Pakistan is considering a US request to join a multi-nation coalition against the dreaded ISIS terror group which has become the most formidable threat to peace after al-Qaeda, officials said.
The US has requested Pakistan to join the Sahel to South Asia alliance, Foreign Office spokesperson Qazi Khalilullah said, adding that Pakistan is waiting for "details".
ISIS or IS is an al-Qaeda splinter group and it has seized hundreds of square miles in Iraq and Syria. It emerged from a one-time Iraqi affiliate of Al-Qaeda.
But both civil and military leadership is in a fix as joining the coalition will bring domestic backlash.
"Joining a new war will be difficult to sell in the country due to opposition from political and religious groups," a security official said.
But remaining out of the new group may increase isolation of the country which already faced international criticism for "not doing enough" against the war on terror.
Pakistan is also keeping in mind the attitude of the Saudi Arabia as Islamabad refused to join a coalition led by Riyadh in Yemen.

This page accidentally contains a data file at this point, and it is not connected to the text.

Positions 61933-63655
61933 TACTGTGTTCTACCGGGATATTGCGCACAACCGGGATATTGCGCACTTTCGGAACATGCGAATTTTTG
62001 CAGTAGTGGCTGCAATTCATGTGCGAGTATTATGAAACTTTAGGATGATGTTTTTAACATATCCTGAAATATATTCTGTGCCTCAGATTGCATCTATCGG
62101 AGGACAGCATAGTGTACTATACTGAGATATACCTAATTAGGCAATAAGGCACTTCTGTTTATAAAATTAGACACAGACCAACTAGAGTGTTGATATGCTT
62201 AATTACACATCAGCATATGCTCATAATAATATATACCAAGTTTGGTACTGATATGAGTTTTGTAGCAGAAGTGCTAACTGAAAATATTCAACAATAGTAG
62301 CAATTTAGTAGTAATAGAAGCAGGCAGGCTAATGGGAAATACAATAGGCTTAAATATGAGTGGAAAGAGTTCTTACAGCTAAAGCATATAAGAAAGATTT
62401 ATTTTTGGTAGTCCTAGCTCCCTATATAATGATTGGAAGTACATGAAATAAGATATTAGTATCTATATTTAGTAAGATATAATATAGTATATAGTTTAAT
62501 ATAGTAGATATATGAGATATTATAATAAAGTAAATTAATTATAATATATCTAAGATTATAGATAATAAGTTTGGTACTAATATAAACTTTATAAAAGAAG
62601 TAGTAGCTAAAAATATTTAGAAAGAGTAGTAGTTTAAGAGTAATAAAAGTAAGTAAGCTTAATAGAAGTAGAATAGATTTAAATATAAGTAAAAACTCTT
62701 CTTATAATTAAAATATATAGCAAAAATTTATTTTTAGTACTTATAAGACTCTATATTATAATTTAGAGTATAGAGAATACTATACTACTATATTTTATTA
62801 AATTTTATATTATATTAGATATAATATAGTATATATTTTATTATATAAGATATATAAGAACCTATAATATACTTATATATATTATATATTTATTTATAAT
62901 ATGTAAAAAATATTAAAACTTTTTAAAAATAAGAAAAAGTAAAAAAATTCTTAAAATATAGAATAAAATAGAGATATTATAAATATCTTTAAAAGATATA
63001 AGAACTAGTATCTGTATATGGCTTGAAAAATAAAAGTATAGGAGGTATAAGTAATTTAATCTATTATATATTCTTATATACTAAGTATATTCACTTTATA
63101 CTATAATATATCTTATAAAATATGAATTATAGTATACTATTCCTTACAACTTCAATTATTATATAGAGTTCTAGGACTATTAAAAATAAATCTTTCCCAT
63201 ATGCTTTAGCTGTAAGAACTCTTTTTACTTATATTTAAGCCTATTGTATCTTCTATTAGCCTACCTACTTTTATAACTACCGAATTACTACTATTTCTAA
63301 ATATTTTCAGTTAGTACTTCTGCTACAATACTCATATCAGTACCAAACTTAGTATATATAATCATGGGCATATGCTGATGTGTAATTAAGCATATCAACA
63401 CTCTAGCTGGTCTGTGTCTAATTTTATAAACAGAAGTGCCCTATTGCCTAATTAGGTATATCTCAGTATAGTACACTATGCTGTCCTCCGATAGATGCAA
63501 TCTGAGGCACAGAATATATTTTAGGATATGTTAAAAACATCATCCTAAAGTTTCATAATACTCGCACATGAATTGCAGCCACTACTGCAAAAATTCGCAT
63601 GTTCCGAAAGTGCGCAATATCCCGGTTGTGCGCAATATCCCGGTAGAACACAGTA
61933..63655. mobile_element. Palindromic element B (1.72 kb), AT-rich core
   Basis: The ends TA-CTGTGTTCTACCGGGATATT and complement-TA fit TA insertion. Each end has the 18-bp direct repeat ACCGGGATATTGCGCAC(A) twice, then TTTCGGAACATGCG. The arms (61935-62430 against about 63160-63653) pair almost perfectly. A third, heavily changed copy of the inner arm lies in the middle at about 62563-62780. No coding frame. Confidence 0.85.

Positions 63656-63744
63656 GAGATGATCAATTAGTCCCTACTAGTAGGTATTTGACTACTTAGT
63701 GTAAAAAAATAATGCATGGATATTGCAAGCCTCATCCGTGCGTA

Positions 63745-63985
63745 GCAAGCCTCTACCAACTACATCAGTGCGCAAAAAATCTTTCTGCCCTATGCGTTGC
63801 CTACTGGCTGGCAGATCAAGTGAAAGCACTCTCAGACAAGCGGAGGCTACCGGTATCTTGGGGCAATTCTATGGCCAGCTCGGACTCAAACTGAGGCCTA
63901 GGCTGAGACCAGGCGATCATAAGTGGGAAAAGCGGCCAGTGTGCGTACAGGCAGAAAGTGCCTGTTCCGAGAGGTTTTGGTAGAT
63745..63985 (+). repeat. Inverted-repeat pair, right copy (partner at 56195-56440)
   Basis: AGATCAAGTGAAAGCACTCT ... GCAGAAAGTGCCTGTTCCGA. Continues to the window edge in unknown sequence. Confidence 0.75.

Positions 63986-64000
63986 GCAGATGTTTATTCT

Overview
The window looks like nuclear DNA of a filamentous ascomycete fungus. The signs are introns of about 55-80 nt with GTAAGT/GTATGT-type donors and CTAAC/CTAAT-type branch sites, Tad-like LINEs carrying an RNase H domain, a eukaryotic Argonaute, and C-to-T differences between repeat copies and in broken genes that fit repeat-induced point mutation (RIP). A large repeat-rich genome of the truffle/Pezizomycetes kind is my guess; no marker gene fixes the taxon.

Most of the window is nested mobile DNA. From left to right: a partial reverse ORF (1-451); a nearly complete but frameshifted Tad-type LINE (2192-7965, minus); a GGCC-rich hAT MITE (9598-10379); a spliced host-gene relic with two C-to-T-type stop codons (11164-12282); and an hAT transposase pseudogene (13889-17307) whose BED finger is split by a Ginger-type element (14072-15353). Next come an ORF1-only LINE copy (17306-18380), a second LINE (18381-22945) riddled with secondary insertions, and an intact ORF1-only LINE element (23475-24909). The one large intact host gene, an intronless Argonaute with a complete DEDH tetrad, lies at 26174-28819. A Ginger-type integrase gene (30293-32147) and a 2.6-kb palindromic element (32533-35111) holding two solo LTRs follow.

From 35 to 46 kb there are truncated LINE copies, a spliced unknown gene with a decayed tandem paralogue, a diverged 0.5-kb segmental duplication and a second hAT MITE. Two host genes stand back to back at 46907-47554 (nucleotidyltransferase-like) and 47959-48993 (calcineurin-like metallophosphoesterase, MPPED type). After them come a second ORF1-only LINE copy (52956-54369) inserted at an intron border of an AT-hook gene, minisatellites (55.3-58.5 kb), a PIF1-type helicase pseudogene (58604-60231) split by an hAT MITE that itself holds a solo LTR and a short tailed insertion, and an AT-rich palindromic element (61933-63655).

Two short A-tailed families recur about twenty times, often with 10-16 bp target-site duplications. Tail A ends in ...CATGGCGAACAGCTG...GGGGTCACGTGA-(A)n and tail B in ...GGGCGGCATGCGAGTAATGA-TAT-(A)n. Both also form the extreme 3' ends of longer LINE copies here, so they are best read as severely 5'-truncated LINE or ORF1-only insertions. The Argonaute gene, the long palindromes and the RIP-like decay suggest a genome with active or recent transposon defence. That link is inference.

"Now joining the new group may further anger Saudis who are already not happy with Pakistan over the issue of Yemen," the official said.
Prime Minister Nawaz Sharif is travelling to New York this week to attend the UN General Assembly annual session. Next month he is expected to again visit the US on an official trip to meet President Barack Obama.
According to sources in the government, he is expected to have something to show the Americans that Pakistan is not a reluctant ally as it is generally perceived in Washington.
"The war against ISIS is different from Yemen conflict as several countries are involved in it like Turkey which is very close to Pakistan," a government official said.
It does not mean join the war, as in principle both Prime Minister Sharif and army chief Gen Raheel Sharif are against opening any new front until the domestic mess of militancy is cleared.
Pakistan Tehreek-i-Insaf of Imran Khan and hardline Jamaat-e-Islami party are expected to protest against any move to coalition led by the US.
Overall mood in the country is also against any war being waged for any reasons.
Experts believe that the decision to join anti-IS alliance would need support of the parliament where any move to sanction it is unlikely to succeed.
However, strategically Pakistan would not gain much by sitting outside as it will deprive itself of any opportunity for joint trainings, meetings or monetary assistance like the Coalition Support Funds (CSF) under which it has received billions of dollars, experts say.
The government sources said that by joining the new coalition, Pakistan can expect that funds under the CSF may continue to flow, which otherwise are expected to be stopped after 2015.